Two big anniversaries this week – the Queen turning 90 and the 400th anniversary of Shakespeare’s death – can be seen through the prism of the Belfast News Letter, the oldest of all the English language daily newspapers in the world today.
This paper, which was founded in September 1737, is still going thanks to faithful readers such as you.
We have reported on 10 kings and queens since that very first edition, when George II was on the throne.
The three most remarkable monarchs in that time have been George II’s grandson, George III, the king who in the end ‘lost it’ (mentally) and who lost America, Victoria and our present queen.
In 2013 and 2014, I serialised all the first surviving News Letters from late 1738 and early 1739 on their 275th anniversary. There were excited reports about the infant George (later George III) and the arrival of his younger brother Edward. It was remarkable to read such reports (see below) from almost 300 years ago just as we were reporting about the recently born Prince George (great grandson of our current Queen).
George III served on the throne for almost 60 years, from late 1760 to 1820.
Queen Victoria, born 1819, was monarch 1837 to 1901 (63 years, seven months).
Elizabeth II has been head of state for 64 years and almost three months.
Between them, they have reigned for 187 years of the 278-and-a-half years of the News Letter’s lifespan (the Queen alone for almost a third of that total).
All three served through periods of upheaval, particularly Victoria, who came to the throne early in the industrial revolution, when trains were barely heard of, and almost lived to see flight.
But the Queen has had perhaps the most remarkable reign. Not only is she the longest serving of the kings and queens since 1066, she has skilfully presided over an era of mind boggling change.
Technological change in my life alone, since the early 70s, is almost frightening, let alone when she was born in 1926, not long after the Great War, when TV was unknown.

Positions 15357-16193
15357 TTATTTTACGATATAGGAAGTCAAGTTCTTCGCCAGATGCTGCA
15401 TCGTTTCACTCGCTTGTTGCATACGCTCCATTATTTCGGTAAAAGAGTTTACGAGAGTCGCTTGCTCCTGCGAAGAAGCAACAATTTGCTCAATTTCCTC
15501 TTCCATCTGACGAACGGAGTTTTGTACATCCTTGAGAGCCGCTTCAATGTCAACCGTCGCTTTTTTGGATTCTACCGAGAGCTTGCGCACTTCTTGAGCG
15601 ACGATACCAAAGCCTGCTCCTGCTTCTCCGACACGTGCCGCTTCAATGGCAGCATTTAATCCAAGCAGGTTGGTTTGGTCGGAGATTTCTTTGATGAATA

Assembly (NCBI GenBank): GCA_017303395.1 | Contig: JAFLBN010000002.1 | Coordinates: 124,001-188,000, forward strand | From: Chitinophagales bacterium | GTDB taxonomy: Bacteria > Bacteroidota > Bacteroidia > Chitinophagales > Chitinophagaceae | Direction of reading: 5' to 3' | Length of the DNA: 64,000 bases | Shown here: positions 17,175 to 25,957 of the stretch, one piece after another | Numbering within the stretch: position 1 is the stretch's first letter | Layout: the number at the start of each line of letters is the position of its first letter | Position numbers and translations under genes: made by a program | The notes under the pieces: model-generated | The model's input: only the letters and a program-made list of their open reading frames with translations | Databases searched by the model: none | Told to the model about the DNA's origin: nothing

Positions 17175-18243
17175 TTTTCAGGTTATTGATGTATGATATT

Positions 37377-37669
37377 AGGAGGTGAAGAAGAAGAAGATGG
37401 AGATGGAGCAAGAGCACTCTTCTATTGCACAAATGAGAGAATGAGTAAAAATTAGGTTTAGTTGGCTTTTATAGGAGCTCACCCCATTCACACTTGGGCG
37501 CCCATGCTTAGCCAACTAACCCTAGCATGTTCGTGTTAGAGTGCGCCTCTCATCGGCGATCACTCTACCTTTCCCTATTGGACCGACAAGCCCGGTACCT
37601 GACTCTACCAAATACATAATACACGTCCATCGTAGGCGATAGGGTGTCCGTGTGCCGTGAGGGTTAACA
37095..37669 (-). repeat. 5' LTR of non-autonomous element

Some critics find the Queen old-fashioned or stuffy, and I might have agreed when I was young. Now I see her as the perfect riposte to the emotional incontinence and sentimentality of the digital age.
The Queen never reveals what she thinks, yet she is not cold. If she had ever revealed what she thought, she would have alienated people regardless of what those thoughts were – and so the monarchy would be in peril. But she demonstrates a clear willingness to visit every community in Britain, and I don’t doubt she would visit republican areas here if it was considered to be safe.
I have reported on enough royal visits to sense how tedious her role must be. But in an age when sick leave is commonplace, particularly in some government bodies, when did you ever hear that the Queen had cancelled a visit somewhere due to illness?
We now live in times that would not tolerate an unpopular monarch. One day such a monarch will come, perhaps in 20 years or perhaps in 220.
It is a coincidence of time and place that Britain ended up with this head of state. But it is a fortunate one.
The 1738 and 1739 Belfast News Letter reports on Prince Edward and his older brother Prince George (later George III), note the fact that they were born less than 10 months apart – June 4 1738 and then March 25 1739.
This prompted a News Letter of June 1739 to report:
It is very remarkable that in the same Sessions of Parliament his Majesty has received two congratulatory Addresses on the Birth of two Princes, Sons of his Royal Highness the Prince of Wales.
The two princes were son of Frederick Louis, Prince of Wales, who was son of George II, but who never made the throne himself, dying before his father.
Father and son were estranged, which is apparent in the News Letter reports of the time but not spelt out. They just seem to keep avoiding the same engagements.
• Ben Lowry (@BenLowry2) is News Letter deputy editor